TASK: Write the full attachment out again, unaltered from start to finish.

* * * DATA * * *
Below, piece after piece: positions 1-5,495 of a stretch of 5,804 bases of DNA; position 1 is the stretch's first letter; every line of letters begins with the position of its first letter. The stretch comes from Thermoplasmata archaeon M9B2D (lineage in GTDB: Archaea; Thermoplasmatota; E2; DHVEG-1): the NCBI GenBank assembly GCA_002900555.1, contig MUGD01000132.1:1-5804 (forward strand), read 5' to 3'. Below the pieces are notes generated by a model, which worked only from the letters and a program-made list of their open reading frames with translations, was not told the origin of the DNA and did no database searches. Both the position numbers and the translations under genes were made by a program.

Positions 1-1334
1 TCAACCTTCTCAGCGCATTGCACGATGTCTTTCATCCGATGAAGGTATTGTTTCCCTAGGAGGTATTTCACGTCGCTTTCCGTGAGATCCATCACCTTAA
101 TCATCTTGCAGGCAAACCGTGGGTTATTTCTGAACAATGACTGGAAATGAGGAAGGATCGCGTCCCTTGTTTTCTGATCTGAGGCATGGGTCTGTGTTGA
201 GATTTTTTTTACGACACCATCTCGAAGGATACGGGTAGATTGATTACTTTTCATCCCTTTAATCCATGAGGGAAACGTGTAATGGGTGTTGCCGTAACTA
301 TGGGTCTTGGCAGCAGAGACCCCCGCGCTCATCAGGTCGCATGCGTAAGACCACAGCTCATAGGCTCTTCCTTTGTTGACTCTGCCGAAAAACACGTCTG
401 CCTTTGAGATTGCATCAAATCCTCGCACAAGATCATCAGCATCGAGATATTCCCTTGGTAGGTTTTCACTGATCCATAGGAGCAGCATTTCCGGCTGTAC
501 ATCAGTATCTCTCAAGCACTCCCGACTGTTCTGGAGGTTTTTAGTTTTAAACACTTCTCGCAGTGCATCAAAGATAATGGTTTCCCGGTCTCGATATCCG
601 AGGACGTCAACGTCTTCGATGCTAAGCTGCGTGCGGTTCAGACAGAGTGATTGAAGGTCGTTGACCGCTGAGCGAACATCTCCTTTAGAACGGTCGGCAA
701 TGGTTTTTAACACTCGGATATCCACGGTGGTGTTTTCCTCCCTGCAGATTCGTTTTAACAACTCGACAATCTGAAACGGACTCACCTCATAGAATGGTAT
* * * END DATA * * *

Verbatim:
Below, piece after piece: positions 1-5,495 of a stretch of 5,804 bases of DNA; position 1 is the stretch's first letter; every line of letters begins with the position of its first letter. The stretch comes from Thermoplasmata archaeon M9B2D (lineage in GTDB: Archaea; Thermoplasmatota; E2; DHVEG-1): the NCBI GenBank assembly GCA_002900555.1, contig MUGD01000132.1:1-5804 (forward strand), read 5' to 3'. Below the pieces are notes generated by a model, which worked only from the letters and a program-made list of their open reading frames with translations, was not told the origin of the DNA and did no database searches. Both the position numbers and the translations under genes were made by a program.

Positions 1-1334
1 TCAACCTTCTCAGCGCATTGCACGATGTCTTTCATCCGATGAAGGTATTGTTTCCCTAGGAGGTATTTCACGTCGCTTTCCGTGAGATCCATCACCTTAA
101 TCATCTTGCAGGCAAACCGTGGGTTATTTCTGAACAATGACTGGAAATGAGGAAGGATCGCGTCCCTTGTTTTCTGATCTGAGGCATGGGTCTGTGTTGA
201 GATTTTTTTTACGACACCATCTCGAAGGATACGGGTAGATTGATTACTTTTCATCCCTTTAATCCATGAGGGAAACGTGTAATGGGTGTTGCCGTAACTA
301 TGGGTCTTGGCAGCAGAGACCCCCGCGCTCATCAGGTCGCATGCGTAAGACCACAGCTCATAGGCTCTTCCTTTGTTGACTCTGCCGAAAAACACGTCTG
401 CCTTTGAGATTGCATCAAATCCTCGCACAAGATCATCAGCATCGAGATATTCCCTTGGTAGGTTTTCACTGATCCATAGGAGCAGCATTTCCGGCTGTAC
501 ATCAGTATCTCTCAAGCACTCCCGACTGTTCTGGAGGTTTTTAGTTTTAAACACTTCTCGCAGTGCATCAAAGATAATGGTTTCCCGGTCTCGATATCCG
601 AGGACGTCAACGTCTTCGATGCTAAGCTGCGTGCGGTTCAGACAGAGTGATTGAAGGTCGTTGACCGCTGAGCGAACATCTCCTTTAGAACGGTCGGCAA
701 TGGTTTTTAACACTCGGATATCCACGGTGGTGTTTTCCTCCCTGCAGATTCGTTTTAACAACTCGACAATCTGAAACGGACTCACCTCATAGAATGGTAT